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Roman Auxilia - Cohors IX Batavorum

Багерман А. Я.

Cohors IX Batavorum was an auxiliary unit of the Roman Empire, composed of the Batavi tribe.

The Batavi were an ancient Germanic tribe that lived at the mouth of the Rhine, in the Roman province of Belgium (a Roman province established in 16 BC in the territory inhabited by the Celtic tribe of Belgae) - the territory of modern-day Netherlands.

From 12 AD, the Romans conquered the territories inhabited by the Batavi, and apart from the rebellion of 69-70 AD, the Batavi proved themselves to the Romans as brave and reliable warriors in the auxiliary units.

Roman emperors even included the Batavi for their superior military and cavalry skills in the Equites singulares - the personal horse guards of the emperor or the governor of the province. This unit consisted of 1000 riders. Their camp was located in Rome on the Caelian Hill (southeast part of Rome). They were abolished, like the praetorians, in 312 AD by the edict of Constantine the Great.

The historian Tacitus also wrote about the Batavi: "The Batavi, before their migration across the Rhine, formed part of the Chatti tribe; due to internal disputes, they moved to the most remote part of the Gallic coast, where there were no settled residents at that time, and also occupied a nearby island, washed by the Ocean in front, and by the Rhine from behind and from the side. Neither the wealth nor the power of Rome, nor alliances with other tribes have curtailed them, and they still supply the empire only with warriors and weapons."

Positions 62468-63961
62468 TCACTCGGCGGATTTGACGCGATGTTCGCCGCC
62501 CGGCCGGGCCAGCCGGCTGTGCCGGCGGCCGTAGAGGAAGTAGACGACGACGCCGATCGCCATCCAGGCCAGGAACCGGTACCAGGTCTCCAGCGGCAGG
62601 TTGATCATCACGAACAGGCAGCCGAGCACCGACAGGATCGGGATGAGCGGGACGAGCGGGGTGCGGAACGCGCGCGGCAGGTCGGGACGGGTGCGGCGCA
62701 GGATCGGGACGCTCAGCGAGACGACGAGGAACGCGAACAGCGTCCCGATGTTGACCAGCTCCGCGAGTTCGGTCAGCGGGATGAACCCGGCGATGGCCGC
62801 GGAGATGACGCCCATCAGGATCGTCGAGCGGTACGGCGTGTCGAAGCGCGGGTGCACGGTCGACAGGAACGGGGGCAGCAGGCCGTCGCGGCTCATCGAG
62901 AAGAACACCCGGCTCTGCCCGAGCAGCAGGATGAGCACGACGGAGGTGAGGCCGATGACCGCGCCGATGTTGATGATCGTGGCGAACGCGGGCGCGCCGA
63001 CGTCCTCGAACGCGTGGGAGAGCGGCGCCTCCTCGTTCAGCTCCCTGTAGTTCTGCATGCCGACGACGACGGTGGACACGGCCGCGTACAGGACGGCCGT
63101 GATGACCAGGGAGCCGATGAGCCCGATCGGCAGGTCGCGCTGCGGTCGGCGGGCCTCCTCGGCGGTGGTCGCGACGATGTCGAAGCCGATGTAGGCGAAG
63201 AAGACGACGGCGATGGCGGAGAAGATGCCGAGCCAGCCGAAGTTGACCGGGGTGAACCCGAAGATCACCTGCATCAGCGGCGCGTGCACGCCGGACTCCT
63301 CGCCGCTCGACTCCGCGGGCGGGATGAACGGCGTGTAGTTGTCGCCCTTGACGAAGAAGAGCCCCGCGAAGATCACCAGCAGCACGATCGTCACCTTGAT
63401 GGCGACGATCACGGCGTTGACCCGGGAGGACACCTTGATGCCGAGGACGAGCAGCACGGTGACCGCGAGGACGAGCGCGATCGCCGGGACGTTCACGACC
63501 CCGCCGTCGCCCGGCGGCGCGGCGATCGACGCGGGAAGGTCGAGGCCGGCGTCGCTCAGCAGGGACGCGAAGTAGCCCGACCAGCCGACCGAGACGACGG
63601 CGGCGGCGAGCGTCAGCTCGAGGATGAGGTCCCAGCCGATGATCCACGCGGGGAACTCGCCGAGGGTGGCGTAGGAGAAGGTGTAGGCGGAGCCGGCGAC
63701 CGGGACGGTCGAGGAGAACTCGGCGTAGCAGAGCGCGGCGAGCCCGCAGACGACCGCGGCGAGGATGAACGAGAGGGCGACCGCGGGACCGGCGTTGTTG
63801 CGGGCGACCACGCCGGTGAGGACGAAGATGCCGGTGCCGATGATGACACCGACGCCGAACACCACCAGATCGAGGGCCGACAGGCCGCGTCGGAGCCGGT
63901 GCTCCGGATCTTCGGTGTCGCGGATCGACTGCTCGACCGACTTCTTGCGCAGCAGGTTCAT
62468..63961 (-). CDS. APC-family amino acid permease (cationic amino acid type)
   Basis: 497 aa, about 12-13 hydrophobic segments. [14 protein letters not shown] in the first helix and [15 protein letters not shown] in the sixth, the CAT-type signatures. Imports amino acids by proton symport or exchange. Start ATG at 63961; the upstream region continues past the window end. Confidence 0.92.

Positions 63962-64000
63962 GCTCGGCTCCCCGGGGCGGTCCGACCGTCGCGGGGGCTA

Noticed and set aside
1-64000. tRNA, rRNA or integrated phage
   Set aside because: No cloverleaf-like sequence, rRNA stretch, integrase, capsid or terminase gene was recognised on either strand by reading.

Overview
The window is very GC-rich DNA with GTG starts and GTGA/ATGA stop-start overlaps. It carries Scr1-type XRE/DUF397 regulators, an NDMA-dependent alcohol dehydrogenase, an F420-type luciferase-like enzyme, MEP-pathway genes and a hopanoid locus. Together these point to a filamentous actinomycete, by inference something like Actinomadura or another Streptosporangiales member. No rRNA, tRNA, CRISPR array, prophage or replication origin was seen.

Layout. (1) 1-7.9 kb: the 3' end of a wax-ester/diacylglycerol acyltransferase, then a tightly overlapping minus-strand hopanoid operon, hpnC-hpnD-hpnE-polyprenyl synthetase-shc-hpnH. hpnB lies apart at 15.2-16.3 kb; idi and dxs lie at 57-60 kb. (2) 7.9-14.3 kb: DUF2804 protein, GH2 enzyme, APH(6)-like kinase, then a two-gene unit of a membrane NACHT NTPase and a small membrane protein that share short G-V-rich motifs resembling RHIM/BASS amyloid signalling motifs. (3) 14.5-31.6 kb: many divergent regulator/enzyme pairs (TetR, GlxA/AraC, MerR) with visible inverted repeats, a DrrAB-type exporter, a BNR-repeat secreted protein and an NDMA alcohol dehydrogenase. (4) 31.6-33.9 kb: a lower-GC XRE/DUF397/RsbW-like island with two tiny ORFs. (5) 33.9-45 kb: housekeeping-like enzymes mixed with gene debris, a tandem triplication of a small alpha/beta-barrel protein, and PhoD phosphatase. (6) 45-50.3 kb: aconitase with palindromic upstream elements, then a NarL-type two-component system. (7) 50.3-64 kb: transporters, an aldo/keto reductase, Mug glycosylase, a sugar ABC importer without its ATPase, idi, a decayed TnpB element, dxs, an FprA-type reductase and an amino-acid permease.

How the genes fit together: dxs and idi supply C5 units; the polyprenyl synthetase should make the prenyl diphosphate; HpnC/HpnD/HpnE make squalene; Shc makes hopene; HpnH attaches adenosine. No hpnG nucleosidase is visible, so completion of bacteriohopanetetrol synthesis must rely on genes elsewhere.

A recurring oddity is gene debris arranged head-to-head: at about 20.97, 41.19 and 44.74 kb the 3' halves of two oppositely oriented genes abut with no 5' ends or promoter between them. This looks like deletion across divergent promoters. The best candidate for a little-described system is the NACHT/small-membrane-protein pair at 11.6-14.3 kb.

Under the agreement with Rome, the Batavi did not pay the usual tribute, but instead were obliged to send their warriors to participate in Roman military campaigns at the command of the Roman leadership.

The Romans valued the Batavi. Their commanders were their local chiefs and aristocrats, unlike the rest of the cohorts and alae (cavalry units) of the auxiliaries, where the officers were Romans.

The functions of the Batavi in the Roman army were as follows: reconnaissance (they were excellent riders, capable of crossing rivers with their horses, even deep ones); messengers; during a battle, they would initiate the battles, pinning down the enemy and holding them, depriving them of maneuverability until the main forces of the legions approached, who, entering the battle, would finish the rout of the enemy; pursuit of the retreating enemy; fighting enemy cavalry (as they were armed with spears); protecting the rears and flanks of the legions.

Tombstone stele depicting a Batavian horseman. 1st century AD
Helmet discovered at the site of the Batavian sanctuary of Hercules-Maguzan in Kessel-Lit. Second half of the 1st century AD
Tombstone stele of Indus, Batavian bodyguard of Emperor Nero. Diocletian's Baths Museum, Rome, 1st century AD

Battle Path

Related topics

List of Roman Legions, Cohors II Cantabrorum, Auxiliaries, Auxilary-hastat, Auxiliary-horseman


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